Tuesday, August 26, 2008

Dip me in batter and call me Tempura

Arakawa
Royal Pines Hotel
Saintama City, Japan
August 26, 2008
4 grains of rice

Japan is a country that specializes in . . . well . . specializing. Walking down any street in a Japanese city will bring you past a variety of specialized, single food restaurants. Sushi, Yakatori, Soba, Udon, Ramen, etc. Each kind of restaurant is denoted by a special marker outside – a red lantern, a blue curtain, a sake keg. So when you have a particular craving in Japan, all you need to do is find the right signal and you are good to go.

Tonight, for me, the craving was tempura. I am in Japan for work and once I found the name of the hotel I was staying in, I immediately looked it up on the all-knowing Interwebs and saw that the had a tempura restaurant. I’ve heard about them a lot, and even seen them on TV, but had never been to one so I already had my first meal planned out (yes, I am such a food geek that I plan my work trips by the food I might eat there).

So tonight’s dinner took place at Arakawa on the 5th floor of the Royal Pines Hotel in Saintama City, Japan.

Now for most people in the United States (where I am from) Tempura means a deep fried piece of shrimp, usually heavily breaded and served along side the main dish (a bento box, some sushi perhaps). But Tempura done right allows the method of cooking to showcase the different tastes, textures, colors and shapes that nature has to offer, depending on the season. Well, my meal tonight was the bets, most extensive demonstration of the tempura art I have ever tasted.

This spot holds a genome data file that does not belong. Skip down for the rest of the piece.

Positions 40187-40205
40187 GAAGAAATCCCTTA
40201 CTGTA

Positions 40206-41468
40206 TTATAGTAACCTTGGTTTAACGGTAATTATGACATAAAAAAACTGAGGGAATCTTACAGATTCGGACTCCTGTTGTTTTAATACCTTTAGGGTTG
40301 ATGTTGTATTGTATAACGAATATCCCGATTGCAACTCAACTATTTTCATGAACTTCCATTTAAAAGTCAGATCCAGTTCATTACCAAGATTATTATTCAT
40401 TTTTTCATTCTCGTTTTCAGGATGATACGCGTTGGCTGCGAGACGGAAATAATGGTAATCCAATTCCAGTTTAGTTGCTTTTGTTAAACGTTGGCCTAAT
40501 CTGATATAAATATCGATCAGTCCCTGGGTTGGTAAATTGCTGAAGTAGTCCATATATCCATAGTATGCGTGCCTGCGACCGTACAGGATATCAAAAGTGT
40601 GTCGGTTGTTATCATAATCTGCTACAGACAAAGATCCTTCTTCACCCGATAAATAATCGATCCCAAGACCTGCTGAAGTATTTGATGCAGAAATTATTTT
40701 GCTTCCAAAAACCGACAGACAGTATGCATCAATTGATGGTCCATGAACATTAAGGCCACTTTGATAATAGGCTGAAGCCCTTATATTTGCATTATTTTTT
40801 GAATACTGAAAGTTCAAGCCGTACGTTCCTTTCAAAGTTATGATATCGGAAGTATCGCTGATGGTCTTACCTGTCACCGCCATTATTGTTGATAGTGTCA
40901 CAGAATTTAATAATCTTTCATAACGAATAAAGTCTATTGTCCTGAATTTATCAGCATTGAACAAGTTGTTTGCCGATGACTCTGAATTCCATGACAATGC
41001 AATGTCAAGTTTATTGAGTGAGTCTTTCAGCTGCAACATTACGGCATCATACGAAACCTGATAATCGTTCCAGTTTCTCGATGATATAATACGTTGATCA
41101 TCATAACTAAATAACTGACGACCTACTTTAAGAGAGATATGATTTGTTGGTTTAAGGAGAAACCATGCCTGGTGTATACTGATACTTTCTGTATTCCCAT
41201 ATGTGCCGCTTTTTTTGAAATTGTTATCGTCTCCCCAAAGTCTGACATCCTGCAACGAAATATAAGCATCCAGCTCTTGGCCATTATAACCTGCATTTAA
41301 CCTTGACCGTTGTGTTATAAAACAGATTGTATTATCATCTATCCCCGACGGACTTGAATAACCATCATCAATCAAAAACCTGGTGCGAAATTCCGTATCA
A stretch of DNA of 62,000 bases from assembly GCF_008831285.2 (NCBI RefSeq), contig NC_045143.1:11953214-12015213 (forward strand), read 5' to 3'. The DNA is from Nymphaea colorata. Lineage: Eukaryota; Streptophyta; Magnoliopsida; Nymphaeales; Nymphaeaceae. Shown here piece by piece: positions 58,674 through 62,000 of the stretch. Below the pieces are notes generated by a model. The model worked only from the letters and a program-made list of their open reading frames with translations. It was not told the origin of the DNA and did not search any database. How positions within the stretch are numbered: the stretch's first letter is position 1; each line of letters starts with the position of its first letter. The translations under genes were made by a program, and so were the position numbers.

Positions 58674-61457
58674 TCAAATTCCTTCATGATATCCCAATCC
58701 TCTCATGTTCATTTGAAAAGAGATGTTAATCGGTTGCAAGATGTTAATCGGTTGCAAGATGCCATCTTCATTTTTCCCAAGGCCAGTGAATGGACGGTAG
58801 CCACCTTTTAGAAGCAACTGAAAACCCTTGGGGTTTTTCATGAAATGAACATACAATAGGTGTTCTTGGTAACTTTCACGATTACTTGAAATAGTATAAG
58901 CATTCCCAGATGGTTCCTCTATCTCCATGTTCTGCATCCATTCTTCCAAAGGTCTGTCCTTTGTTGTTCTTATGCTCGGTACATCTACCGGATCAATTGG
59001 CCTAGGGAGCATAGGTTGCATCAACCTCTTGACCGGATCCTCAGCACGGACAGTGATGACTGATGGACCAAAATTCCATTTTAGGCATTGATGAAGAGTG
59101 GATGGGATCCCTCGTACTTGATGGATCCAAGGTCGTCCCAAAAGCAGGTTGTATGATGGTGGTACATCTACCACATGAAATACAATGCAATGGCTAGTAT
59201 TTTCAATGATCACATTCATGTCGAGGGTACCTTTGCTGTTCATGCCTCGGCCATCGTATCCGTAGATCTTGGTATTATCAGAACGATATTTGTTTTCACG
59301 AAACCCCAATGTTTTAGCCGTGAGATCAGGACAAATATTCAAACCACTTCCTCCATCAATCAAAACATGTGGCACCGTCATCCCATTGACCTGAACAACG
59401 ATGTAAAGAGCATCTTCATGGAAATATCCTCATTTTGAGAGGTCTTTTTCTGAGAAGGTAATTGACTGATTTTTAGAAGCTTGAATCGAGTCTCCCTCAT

The setting was a simple bar with about 10 seats facing a tempura chef. He worked in a small area with a copper wok with hot oil (I assumed peanut), a tray of rice flour and a bowl of batter made from rice flour and water. This was his canvas. His palette was a huge tray of vegetables and a small fridge of seafood from which he painted a glorious portrait of tastes and textures. The dinner was a fixed course affair with too many dishes to recall, but it included about a dozen small, bite sized morsels including okra, sweet potato, a slice of onion, shrimp, sea eel, anchovies, squid, pumpkin, asparagus, and a few items hard to pin down (one appeared to be fish bones, another a small crab I had never seen before). Perhaps the most exquisite was the scallop wrapped in a shiso leaf. The chef also prepared a final seafood and veggie fritter that was dipped in soy and served over a bed of rice and garnished with lime rind.

All was done with an efficiency of motion and concentration that is hard to describe. Line a seamstress, or a machinist going through motions performed a thousand times before, the chef (yamatama-san) prepared tidbits for the 10 peoples seated before him calmly, quickly, all belying the monstrously hot cauldron of oil perkind before him. His only tools – a sharp knife and a long paid of steel tipped chopsticks.

The best dish was from the chef menu, which I was asked to pick from a variety. I picked well, considering the menu was in Japanese – a language I don’t read. I simply asked for the chef’s pick. He disappeared and returned with a large clam (about the size of a lemon, shucked, dusted and fried it all in about 30 seconds and served it to me in its own shell. It tasted like the sea itself, with a creamy, light texture that I have never had before. Just astounding.

All were served with a light dipping tempura sauce and alongside a tray with seven flavored salts (wasabi, ginger, red pepper, Japanese herb, paprkika, squid ink and kelp). Hard for me to tell the difference, but all were good.

While I don’t expect people to make the trip to this particular place, I do recommend finding real tempura and enjoying how it can accentuate the delicacy and different characteristics of food. More importantly, I hope you’ll get to see a master in action, preparing fried foods that are neither heavy of greasy, only heavenly and done with a quiet pride that I hope to enjoy again . . . . soon!!